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Explained: Why are gold prices going up, and will this rise continue for long?

Gold Price: Why is the yellow metal continuing its dream run at a time when Covid-19 pandemic has pushed the global economy into a contraction mode? Will the gold prices continue the upward momentum?

Written by George Mathew , Edited by Explained Desk
New Delhi | July 23, 2020 11:44:26 am
Many gold analysts have now revised their price targets saying that prices could go up to Rs 65,000 per 10 grams in the next 18-24 months. (Source: Bloomberg)

After over nine years, gold prices hit Rs 50,000 per 10 grams on Wednesday in India – the world’s second-largest gold consumer after China – as a host of factors like global uncertainties triggered by Covid pandemic, weak dollar, low-interest rates and stimulus programmes have increased the appetite for gold.

Why is the yellow metal continuing its dream run at a time when Covid-19 pandemic has pushed the global economy into a contraction mode? Will it continue the upward momentum?

Why is gold going up and up?

Gold had a remarkable performance in the first half of 2020, increasing by around 25 per cent from its low in March and significantly outperforming all other major asset classes. Gold futures prices soared to a nine-year high of $ 1,856.60 per troy ounce in London on Wednesday, inching closer to their record high of $1,920 an ounce hit in September of 2011. One troy ounce is equivalent to 31.1034768 grams.

Though equity markets around the world rebounded sharply from their March lows, the high level of uncertainty surrounding the Covid-19 pandemic and the ultra-low interest rate environment supported strong flight-to-quality flows. Like money market and high-quality bond funds, gold benefited from investors’ need to reduce risk, with the recognition of gold as a hedge further underscored by the record inflows seen in gold-backed ETFs. Gold prices in India are dictated by international prices.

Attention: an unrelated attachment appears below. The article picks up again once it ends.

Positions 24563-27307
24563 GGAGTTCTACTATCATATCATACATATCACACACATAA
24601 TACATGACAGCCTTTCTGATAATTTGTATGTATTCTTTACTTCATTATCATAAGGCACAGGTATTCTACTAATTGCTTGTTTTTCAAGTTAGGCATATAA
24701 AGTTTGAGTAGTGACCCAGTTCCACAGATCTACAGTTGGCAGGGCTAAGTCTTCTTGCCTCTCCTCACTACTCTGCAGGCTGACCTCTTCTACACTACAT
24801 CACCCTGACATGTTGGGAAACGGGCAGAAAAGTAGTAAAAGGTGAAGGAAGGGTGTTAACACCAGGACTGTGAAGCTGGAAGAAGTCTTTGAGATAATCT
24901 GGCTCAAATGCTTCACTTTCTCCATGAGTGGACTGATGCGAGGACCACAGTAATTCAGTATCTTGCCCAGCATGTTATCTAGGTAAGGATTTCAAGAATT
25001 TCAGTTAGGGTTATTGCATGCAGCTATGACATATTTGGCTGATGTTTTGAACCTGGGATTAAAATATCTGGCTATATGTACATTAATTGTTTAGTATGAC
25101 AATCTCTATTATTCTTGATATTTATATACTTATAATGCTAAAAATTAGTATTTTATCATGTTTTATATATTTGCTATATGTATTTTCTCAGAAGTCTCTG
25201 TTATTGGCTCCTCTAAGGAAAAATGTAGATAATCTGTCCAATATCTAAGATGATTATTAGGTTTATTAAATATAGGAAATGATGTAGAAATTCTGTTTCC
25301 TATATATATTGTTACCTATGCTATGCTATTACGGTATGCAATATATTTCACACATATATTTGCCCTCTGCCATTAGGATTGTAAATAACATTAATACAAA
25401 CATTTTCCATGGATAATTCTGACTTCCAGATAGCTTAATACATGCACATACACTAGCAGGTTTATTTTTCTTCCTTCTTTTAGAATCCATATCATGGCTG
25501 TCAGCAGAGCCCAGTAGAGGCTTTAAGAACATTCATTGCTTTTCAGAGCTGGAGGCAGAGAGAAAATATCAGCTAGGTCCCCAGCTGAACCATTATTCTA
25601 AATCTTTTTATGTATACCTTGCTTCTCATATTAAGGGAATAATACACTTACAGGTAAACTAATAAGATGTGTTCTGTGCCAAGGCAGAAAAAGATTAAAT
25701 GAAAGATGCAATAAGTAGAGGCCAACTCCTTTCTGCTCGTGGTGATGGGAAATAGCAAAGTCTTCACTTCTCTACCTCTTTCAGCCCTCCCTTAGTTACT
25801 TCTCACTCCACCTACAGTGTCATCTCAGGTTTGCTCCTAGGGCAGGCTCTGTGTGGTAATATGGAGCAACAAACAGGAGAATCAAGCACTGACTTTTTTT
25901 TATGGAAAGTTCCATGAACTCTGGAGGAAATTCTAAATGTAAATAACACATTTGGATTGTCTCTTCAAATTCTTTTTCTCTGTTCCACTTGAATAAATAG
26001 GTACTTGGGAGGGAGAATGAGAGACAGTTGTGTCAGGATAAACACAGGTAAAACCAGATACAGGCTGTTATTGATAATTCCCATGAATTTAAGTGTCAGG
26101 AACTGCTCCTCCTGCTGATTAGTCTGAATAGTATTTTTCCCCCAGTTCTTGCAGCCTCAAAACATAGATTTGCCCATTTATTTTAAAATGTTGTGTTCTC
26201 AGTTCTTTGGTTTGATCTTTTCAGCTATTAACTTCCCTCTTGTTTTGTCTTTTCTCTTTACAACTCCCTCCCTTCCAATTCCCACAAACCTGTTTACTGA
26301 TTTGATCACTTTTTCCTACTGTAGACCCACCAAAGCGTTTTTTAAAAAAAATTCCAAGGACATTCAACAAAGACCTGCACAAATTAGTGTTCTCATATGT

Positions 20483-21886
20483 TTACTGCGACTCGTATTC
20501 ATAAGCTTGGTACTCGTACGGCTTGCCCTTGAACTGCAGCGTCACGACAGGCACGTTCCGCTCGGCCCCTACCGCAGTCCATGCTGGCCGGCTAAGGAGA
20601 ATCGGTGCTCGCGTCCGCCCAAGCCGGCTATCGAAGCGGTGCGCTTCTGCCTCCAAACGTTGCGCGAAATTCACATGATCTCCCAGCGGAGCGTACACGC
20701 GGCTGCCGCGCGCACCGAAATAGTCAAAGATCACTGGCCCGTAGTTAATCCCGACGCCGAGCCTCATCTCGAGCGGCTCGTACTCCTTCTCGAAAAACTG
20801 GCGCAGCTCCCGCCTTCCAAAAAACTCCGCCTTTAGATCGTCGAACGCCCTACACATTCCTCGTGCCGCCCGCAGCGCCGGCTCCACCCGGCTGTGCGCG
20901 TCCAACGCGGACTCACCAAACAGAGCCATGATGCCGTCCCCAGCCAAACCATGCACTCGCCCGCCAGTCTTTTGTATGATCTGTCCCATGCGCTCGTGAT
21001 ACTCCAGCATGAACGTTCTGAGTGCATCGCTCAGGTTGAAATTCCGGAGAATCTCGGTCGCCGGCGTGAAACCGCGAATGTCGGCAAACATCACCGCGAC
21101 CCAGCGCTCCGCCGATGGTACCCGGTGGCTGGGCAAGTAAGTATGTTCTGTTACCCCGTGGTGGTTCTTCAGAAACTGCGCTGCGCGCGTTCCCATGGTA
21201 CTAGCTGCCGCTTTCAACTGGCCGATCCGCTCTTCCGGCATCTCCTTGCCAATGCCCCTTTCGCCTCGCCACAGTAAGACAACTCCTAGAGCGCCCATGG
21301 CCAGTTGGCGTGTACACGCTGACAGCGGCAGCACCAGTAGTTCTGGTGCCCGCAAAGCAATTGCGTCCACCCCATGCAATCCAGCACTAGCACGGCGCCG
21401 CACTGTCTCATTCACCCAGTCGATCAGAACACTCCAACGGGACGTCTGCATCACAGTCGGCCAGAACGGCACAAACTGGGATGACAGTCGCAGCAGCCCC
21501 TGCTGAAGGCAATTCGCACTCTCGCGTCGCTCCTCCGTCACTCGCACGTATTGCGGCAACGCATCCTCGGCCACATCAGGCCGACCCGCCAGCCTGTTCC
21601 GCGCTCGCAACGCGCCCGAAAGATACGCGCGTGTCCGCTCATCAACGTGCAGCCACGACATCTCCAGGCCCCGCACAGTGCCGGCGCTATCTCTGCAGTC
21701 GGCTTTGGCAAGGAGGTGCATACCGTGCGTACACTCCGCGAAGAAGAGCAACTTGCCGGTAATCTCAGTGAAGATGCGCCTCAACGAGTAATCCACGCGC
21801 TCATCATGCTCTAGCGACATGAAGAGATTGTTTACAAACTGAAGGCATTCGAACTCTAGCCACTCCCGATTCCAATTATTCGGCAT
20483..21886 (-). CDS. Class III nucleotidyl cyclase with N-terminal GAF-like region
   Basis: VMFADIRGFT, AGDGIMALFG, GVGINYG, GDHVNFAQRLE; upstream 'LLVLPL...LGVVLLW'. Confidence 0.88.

“International gold prices have been on the rise in the last a few months and picked up pace amid sharp losses in the dollar, additional stimulus measures and robust investor inflows. Rising virus cases and US-China tensions have also underpinned the gold price,” said Ravindra Rao, Head of Commodity Research, Kotak Securities.

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Why is it a safe haven?

Gold – an integral part of wedding ceremonies in India — is traditionally used as a hedge against inflation and considered as a safe haven for investors during periods of uncertainties. Whenever stock markets, real estate and bonds fall across the world, investors turn to gold to park their funds. The fall in the value of other asset classes and global uncertainties in the wake of Covid-19 helped gold climb to a record high. A key factor behind this robust performance is that the supply growth of gold has changed little over time – increasing by approximately 1.6 per cent per year over the past 20 years. In contrast, fiat money can be printed in unlimited quantities to support monetary policy, as exemplified by the Quantitative Easing (QE) measures in the aftermath of the global financial crisis. Gold, established as an investment, a reserve asset and an adornment, is highly liquid, no one’s liability, carries no credit risk and is scarce, historically preserving its value over time.